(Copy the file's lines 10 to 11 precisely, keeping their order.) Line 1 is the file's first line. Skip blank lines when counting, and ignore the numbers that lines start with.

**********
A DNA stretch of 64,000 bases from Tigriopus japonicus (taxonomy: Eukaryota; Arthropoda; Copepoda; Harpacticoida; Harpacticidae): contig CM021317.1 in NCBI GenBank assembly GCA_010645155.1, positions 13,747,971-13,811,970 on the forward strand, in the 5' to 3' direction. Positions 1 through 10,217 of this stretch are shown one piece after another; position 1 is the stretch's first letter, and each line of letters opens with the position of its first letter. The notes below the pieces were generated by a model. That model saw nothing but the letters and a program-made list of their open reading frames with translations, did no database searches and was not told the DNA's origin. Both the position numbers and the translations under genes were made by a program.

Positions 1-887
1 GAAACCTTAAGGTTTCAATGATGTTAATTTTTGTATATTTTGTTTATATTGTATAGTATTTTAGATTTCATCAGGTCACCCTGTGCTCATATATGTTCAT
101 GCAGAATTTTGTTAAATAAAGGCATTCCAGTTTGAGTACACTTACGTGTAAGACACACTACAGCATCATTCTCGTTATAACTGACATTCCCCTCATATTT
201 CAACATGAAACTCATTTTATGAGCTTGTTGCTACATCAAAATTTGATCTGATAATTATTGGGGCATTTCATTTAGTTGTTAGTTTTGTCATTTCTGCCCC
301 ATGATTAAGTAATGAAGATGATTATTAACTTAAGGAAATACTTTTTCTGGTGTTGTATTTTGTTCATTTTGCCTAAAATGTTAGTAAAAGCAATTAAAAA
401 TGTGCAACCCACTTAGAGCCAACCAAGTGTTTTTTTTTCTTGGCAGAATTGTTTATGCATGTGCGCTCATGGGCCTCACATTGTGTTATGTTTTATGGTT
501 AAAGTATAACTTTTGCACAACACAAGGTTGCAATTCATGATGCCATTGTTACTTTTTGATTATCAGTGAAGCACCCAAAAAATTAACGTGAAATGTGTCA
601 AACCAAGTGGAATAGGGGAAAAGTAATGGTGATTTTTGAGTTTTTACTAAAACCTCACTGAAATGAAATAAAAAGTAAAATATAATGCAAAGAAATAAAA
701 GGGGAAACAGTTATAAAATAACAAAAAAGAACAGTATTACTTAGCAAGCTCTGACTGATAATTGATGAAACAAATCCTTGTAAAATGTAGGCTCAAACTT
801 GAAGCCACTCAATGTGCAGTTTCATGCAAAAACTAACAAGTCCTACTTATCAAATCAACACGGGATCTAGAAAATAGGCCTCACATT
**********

701 GGGGAAACAGTTATAAAATAACAAAAAAGAACAGTATTACTTAGCAAGCTCTGACTGATAATTGATGAAACAAATCCTTGTAAAATGTAGGCTCAAACTT
801 GAAGCCACTCAATGTGCAGTTTCATGCAAAAACTAACAAGTCCTACTTATCAAATCAACACGGGATCTAGAAAATAGGCCTCACATT